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Living With Iron-Deficiency Anemia

If you have iron-deficiency anemia, get ongoing care to make sure your iron levels are improving. At your checkups, your doctor may change your medicines or supplements. He or she also may suggest ways to improve your diet.

Take iron supplements only with your doctor's approval, and only as he or she prescribes. It's possible to have too much iron in your body (a condition called iron overload). Too much iron in your body can damage your organs.

You may have fatigue (tiredness) and other symptoms of iron-deficiency anemia until your iron levels return to normal, which can take months. Tell your doctor if you have any new symptoms or if your symptoms get worse.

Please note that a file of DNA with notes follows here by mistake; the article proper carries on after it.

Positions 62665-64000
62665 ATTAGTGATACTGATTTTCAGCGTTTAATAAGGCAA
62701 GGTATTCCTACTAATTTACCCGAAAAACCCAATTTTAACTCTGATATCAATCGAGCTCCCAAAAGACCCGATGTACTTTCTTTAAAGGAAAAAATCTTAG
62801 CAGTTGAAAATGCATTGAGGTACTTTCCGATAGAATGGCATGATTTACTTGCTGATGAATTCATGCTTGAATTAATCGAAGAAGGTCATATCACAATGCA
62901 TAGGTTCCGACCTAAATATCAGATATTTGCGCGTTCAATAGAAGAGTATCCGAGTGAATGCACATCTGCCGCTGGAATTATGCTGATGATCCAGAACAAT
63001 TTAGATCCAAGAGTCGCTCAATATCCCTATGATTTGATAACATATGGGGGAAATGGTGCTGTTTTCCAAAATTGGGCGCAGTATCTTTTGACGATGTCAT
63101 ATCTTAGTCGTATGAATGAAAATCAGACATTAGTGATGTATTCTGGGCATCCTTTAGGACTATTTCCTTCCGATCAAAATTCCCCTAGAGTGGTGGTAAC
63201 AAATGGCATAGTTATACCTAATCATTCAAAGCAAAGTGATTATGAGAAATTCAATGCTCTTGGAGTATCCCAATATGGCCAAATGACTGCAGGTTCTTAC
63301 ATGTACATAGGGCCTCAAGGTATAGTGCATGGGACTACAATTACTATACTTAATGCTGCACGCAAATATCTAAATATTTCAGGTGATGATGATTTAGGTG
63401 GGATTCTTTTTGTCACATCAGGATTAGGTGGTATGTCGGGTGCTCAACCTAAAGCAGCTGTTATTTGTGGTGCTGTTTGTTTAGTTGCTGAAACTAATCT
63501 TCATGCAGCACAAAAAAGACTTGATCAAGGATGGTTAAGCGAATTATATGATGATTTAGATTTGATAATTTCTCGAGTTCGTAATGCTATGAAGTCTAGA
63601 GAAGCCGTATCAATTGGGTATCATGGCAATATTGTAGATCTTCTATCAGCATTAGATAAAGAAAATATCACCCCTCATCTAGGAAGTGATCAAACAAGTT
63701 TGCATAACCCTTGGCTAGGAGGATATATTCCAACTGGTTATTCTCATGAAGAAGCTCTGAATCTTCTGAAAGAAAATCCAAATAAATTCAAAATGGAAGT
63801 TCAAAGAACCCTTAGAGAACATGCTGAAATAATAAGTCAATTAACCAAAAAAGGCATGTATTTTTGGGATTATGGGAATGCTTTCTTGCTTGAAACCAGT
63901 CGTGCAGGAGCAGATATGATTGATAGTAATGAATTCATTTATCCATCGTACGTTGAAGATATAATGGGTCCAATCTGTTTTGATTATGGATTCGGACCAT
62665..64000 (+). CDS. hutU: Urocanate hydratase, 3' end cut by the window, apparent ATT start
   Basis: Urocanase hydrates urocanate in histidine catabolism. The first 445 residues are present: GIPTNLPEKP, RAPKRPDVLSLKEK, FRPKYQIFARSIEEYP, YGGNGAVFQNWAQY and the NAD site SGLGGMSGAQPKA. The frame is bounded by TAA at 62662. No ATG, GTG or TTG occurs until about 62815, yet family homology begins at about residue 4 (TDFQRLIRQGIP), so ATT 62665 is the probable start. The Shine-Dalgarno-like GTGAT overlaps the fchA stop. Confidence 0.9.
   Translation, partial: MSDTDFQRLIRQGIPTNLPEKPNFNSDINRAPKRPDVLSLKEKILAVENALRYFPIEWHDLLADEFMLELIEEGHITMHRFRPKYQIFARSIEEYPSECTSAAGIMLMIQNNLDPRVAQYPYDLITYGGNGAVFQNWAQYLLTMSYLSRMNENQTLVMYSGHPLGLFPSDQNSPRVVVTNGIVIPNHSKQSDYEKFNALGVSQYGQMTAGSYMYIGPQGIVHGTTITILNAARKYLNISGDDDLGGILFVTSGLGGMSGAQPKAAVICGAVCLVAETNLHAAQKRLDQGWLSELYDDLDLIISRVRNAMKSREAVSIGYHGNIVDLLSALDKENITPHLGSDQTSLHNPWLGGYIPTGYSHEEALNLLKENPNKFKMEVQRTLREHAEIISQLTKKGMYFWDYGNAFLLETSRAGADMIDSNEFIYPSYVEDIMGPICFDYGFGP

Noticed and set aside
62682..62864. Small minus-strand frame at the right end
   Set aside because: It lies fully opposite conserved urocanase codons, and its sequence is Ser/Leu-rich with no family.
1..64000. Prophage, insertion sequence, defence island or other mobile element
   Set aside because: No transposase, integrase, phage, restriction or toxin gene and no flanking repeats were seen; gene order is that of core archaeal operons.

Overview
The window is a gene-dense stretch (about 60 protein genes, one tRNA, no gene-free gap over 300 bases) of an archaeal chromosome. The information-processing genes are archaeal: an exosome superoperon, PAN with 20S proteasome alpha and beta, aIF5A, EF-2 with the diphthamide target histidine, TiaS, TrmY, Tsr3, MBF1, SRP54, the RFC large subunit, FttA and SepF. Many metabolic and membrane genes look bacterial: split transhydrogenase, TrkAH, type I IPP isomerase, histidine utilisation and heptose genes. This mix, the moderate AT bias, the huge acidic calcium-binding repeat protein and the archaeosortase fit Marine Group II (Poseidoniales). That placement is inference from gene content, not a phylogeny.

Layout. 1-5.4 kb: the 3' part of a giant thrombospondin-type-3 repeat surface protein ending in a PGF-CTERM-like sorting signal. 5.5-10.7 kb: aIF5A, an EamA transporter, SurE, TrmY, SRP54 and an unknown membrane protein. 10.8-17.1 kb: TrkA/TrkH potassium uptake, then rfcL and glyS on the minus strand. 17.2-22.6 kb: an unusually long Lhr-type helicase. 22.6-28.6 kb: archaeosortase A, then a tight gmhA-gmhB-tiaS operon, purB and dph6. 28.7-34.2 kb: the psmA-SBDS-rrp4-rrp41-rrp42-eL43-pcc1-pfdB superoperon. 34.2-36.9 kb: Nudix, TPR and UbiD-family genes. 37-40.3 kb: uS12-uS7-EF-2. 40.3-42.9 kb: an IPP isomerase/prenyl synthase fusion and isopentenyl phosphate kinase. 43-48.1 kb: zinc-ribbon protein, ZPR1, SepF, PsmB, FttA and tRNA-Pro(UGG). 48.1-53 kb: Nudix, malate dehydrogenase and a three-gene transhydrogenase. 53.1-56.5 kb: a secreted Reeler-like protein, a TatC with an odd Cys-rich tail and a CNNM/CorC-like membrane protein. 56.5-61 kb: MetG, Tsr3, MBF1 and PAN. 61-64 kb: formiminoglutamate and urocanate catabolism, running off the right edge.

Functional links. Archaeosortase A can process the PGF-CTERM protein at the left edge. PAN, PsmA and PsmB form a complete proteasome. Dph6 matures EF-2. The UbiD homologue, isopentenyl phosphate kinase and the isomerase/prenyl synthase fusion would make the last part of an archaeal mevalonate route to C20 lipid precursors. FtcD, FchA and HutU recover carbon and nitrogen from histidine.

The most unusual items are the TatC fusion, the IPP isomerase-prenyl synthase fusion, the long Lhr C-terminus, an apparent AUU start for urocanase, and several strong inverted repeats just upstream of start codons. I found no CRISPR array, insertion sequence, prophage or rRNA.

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Living With and Managing Iron-Deficiency Anemia

Iron-Deficiency Anemia Clinical Trials

Clinical trials are research studies that explore whether a medical strategy, treatment, or device is safe and effective for humans. To find clinical trials that are currently underway for Iron-Deficiency Anemia, visit www.clinicaltrials.gov.

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March 26, 2014 Last Updated Icon

The NHLBI updates Health Topics articles on a biennial cycle based on a thorough review of research findings and new literature. The articles also are updated as needed if important new research is published. The date on each Health Topics article reflects when the content was originally posted or last revised.